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School Used 100 Years

Footnotes to Long Island History

Budget $197 in 1890

School Used 100 Years

by

Thomas R. Bayles


            While the schools throughout Long Island are having severe growing pains due to the rapid increase of population, it may be interesting to look back and see how the schools were conducted a hundred years ago.

            The school house shown in the picture was located in Middle Island, just east of the Presbyterian church, and was a typical example of the one-room school in use in the smaller communities during the past century.  It was built around 1813.  Before that time there was not much attempt at public education, except where some educate person taught pupils privately, and we find that in 1800 a Mr. Hubbard “frequently taught social and business meetings.”

            When the Town of Brookhaven was divided into school districts in 1813, this district was known as “Middle Island Church District No. 11, to embrace the inhabitants of the north part of Middletown (as Middle Island was then known) and Swezeytown.”  On October 24, 1842, it was changed to District 16, and has been so known since that time.

            A high slanting desk was attached to the wall and extended around the sides of the room, all the pupils had to sand in order to use it.  Sawed slabs from the local saw mill, with two legs at each end, were used for seats.  These, of course, had no backs.  Heat was furnished at first by a fireplace in the end of the room, and in later years by a stove with a long fire box that took in a big chunk of wood and threw out lots of heat which was necessary to combat the cold air coming in the cracks around the sides of the building.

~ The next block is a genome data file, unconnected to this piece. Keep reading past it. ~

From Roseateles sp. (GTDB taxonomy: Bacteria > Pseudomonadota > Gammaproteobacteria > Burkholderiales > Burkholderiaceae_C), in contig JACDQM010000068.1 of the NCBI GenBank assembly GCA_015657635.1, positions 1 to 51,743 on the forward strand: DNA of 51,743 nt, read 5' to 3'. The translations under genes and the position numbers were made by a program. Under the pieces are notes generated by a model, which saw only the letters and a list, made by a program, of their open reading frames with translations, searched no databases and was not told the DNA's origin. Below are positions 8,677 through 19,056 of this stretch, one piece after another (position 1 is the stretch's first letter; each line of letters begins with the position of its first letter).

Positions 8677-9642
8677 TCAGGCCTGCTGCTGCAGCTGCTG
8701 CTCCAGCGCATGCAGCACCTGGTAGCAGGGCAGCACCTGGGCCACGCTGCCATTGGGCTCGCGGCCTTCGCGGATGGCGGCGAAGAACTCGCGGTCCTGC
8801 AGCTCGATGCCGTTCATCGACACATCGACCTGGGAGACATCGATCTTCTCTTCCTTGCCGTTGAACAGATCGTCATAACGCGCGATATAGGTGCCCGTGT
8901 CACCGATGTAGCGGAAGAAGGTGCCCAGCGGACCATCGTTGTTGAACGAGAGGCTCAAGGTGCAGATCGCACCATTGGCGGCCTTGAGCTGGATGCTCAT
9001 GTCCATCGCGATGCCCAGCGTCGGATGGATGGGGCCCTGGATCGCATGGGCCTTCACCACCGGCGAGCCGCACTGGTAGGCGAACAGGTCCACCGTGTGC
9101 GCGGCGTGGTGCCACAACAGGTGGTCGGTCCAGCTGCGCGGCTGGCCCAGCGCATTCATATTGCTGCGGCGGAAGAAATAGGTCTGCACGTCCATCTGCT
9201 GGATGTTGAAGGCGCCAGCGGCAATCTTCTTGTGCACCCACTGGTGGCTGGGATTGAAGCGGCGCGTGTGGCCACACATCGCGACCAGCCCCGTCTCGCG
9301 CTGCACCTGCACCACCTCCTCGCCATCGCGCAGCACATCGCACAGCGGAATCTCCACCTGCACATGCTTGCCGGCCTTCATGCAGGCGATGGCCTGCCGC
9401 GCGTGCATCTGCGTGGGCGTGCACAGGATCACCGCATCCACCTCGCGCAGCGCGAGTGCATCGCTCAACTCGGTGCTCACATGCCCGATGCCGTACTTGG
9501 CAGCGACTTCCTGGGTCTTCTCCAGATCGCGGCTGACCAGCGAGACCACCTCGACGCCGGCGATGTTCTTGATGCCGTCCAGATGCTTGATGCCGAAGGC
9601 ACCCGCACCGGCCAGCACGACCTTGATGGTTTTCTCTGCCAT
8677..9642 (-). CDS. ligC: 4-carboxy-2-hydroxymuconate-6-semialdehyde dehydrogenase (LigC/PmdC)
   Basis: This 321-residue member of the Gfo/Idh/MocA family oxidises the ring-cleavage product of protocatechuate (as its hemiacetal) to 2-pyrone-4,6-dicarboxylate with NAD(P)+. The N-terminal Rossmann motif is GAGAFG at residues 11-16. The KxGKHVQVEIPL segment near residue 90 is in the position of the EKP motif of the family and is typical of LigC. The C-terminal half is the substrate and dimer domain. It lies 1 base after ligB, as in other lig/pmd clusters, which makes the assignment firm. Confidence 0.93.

School was usually held eight or nine months in the year, and one monthly pay in the early years was $8 to $10, which probably included board, as the custom of “boarding around” prevailed at that time.  All of the children in the community did not attend school at one time, as it was customary for the younger children to attend school when the weather was good during the open season, and during the winter when the weather was bad and there was no farm work the older boys came. 

            The old schoolhouse was abandoned in 1914, after having served the community for 100 years, and was sold to Lester H. Davis of Coram, who moved it to his farm for a tenant house.  It burned down several years ago.

            A new school was built a short distance north on the Swezeytown road and no bond issue was sold to finance its construction, as it was built and paid for the same year.  This school was closed about   1943 by a vote of the district and since that time all the children of the district have been sent by bus to Port Jefferson.

            The writer has in his possession a school report, for 1890 of the East Middle Island school, District 17.  This gives the amount raised by tax for the school expenses for that year as 197.10.  Expenses were as follows:

            “Paid Miss V. Hallock for teaching $137.29, paid Edgar Swezey for cords of wood delivered at the schoolhouse $8.00 paid D. F. Raynor for sawing wood $3.00, paid to William Risley for kindling fire 70 mornings at the schoolhouse at 5 cents each time $3.50.”

            This was the total expense of operating the school, for that year. 

            The assessment roll for this district in 1881 shows an assessed evaluation of $39,500, and a school tax rate of 25 cents.  One of the largest taxpayers on this list was Joseph H. Randall, who owned 600 acres of land with a tax of $7.50.  One of the smallest was Telem Smith, with a tax of 25 cents.  There were 37 children of school age registered in the district.

            These figures give some idea of the difference between country schools in those days and the present time.  No transportation was furnished and many of the pupils walked a mile or two to get to school.  Very few attended high school as there were no facilities for getting to one.  The budget expenses for 1954 for this district is over $22,000.  Surely the children get a break if the taxpayer does not.  Time marches on. 

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